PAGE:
Federal Bailiffs Service (Russia)

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Federal Bailiffs Service
Emblem of the Federal Bailiffs Service
Emblem of the Federal Bailiffs Service
Flag of the Federal Bailiffs Service
Flag of the Federal Bailiffs Service
Agency overview
FormedNovember 6, 1997 as Department of Bailiffs
Legal personalityGovernmental: Government agency
Jurisdictional structure
National agencyRussia
Federal agencyRussia
Operations jurisdictionRussia
Governing bodyMinistry of Justice
General nature
Operational structure
Headquarters16 Kuznetsky Most, Moscow
Agency executive
  • Sergey Sazanov[1], Director
Parent agencyMinistry of Justice

The Federal Bailiffs Service or Federal Service of Court Bailiffs (FSSP, Russian: Федеральная служба судебных приставов [ФССП], Federalnaya Sluzhba Sudebnykh Pristavov, FSSP Rossii) is a federal law enforcement agency of the Ministry of Justice of Russia.

The FSSP is the enforcement arm of the Judiciary of Russia, serving as the primary agency for protection of officers of the court, effective operation of the judiciary, fugitive operations, and providing security services and maintaining order within court facilities across Russia. The FSSP's head office is located at 16 Kuznetsky Most, Central Administrative Okrug, Moscow.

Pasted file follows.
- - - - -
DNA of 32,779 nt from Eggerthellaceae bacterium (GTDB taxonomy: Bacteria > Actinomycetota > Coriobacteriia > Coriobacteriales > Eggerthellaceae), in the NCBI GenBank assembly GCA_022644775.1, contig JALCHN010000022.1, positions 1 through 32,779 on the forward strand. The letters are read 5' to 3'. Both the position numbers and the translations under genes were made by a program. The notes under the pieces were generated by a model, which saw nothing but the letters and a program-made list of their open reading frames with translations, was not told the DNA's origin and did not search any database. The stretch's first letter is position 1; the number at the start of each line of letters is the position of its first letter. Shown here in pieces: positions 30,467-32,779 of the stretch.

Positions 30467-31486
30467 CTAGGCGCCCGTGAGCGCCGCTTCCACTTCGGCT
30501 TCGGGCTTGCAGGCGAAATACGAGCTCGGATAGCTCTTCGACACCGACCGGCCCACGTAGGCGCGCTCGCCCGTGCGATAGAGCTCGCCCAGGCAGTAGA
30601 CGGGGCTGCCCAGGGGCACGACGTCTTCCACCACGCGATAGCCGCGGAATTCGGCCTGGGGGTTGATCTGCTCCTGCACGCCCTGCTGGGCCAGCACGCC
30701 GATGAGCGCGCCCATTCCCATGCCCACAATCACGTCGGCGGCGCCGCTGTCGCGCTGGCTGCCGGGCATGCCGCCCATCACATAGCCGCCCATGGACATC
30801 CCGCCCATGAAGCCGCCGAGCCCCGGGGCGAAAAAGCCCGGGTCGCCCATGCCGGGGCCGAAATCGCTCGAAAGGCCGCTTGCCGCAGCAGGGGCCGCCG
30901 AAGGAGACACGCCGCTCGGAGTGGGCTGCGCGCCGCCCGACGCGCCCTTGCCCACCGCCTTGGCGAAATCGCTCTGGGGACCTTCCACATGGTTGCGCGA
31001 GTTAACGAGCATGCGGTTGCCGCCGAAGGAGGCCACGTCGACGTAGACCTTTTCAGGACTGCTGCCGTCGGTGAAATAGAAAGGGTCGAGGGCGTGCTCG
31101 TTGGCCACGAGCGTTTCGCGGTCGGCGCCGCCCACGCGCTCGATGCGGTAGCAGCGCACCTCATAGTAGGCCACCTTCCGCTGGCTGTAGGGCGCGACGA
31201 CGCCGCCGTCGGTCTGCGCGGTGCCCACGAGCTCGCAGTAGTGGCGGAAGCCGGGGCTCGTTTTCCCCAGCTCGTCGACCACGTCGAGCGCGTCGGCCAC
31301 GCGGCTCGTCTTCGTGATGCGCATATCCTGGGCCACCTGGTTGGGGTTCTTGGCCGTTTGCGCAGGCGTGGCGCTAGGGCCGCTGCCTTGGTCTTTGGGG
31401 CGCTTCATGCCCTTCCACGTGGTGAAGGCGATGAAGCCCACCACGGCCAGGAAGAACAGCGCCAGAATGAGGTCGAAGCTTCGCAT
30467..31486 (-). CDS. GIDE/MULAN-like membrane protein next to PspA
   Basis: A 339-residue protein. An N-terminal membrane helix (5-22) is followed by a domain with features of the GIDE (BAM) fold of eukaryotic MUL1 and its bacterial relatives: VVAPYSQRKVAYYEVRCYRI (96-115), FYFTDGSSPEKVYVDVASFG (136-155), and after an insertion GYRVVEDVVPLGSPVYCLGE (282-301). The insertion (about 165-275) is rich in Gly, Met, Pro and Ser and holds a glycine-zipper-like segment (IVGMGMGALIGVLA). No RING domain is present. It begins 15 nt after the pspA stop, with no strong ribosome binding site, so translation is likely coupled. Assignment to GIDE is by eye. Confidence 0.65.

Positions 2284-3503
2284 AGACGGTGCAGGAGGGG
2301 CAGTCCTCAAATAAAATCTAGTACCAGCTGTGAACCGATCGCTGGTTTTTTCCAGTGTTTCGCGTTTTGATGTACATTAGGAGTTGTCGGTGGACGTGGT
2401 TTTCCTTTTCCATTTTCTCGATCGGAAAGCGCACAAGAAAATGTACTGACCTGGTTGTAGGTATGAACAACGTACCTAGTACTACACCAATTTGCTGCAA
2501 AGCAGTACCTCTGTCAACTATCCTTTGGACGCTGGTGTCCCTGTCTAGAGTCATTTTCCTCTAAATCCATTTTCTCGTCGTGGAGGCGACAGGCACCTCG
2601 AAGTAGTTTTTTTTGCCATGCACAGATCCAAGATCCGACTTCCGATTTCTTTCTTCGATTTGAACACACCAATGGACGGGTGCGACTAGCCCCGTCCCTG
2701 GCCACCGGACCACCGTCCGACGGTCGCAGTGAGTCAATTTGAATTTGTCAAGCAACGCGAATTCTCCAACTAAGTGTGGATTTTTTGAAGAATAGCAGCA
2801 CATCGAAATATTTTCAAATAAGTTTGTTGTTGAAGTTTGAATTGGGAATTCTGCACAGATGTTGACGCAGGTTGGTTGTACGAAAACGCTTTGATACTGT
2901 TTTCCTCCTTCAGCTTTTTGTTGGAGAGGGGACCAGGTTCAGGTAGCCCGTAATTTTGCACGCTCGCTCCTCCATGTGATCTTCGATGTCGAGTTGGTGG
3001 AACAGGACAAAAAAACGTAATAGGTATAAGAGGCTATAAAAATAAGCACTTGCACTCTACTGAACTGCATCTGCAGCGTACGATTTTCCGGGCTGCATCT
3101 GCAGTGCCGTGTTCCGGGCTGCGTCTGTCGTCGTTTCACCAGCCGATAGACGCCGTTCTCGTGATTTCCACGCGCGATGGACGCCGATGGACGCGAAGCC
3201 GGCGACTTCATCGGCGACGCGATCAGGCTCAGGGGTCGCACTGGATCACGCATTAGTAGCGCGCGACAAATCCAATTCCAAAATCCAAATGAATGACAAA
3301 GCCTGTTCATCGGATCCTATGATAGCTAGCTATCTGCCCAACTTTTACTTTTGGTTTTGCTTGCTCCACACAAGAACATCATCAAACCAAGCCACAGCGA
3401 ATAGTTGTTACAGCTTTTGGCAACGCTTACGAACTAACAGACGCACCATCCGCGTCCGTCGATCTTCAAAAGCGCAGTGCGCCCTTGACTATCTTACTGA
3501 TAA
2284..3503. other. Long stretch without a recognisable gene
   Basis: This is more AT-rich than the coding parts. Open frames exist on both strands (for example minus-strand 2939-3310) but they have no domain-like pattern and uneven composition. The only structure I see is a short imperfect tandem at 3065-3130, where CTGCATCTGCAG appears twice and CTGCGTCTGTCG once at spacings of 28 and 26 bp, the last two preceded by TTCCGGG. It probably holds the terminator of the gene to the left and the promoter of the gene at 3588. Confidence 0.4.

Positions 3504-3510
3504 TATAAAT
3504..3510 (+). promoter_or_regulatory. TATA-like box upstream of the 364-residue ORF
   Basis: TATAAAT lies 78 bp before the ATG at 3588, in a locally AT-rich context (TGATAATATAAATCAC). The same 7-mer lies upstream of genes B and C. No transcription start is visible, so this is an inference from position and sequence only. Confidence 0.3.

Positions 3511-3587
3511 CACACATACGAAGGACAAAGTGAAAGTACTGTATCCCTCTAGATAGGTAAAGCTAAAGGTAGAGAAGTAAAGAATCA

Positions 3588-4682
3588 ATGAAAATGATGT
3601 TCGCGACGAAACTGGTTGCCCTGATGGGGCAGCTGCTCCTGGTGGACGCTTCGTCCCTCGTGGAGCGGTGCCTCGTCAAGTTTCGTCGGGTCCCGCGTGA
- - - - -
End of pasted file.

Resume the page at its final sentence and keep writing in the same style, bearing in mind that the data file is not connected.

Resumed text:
The FSSP was created during the presidency of Boris Yeltsin as the Department of Bailiffs in November 1997, and was elevated to a federal agency by Vladimir Putin in 2004. Sergey Sazanov has been the Acting Director of the FSSP and Chief Bailiff of the Russian Federation since February 2017.

Functions and Powers[edit]

The headquarters of the FSSP at 16 Kuznetsky Most, Moscow.
  • Prisoner transport and processing
  • Judicial security
  • Bailiff services
  • Courthouse security
  • 24-hour prisoner lockup jails and cell blocks
  • Protection of court buildings
  • Guard services to judges and other officers of the court

The Federal Bailiffs Service is the only authorized body of the Russian executive authority coercing the execution of the judicial decision. The FSSP ensures proper and timely execution of judicial acts, acts of other bodies and officials, as well as in cases stipulated by the legislation of the Russian Federation, execution of other documents in order to protect the abused rights, freedoms and legitimate interests of citizens and organizations.

Federal Bailiffs may search people as they enter the court and remove them if they refuse to be searched, they can also remove people in order to enable court business to be carried on without interference or delay, maintain order and secure the safety of any person in the court building. Officers may ask a person to surrender (and failing that seize) property if they believe it may jeopardise the maintenance of order in the court, put the safety of any person in the court building at risk, or may be evidence of, or in relation to, an offence. Federal Bailiffs are required to be biennially certified in the use of pepper spray, handcuffs, and defensive batons.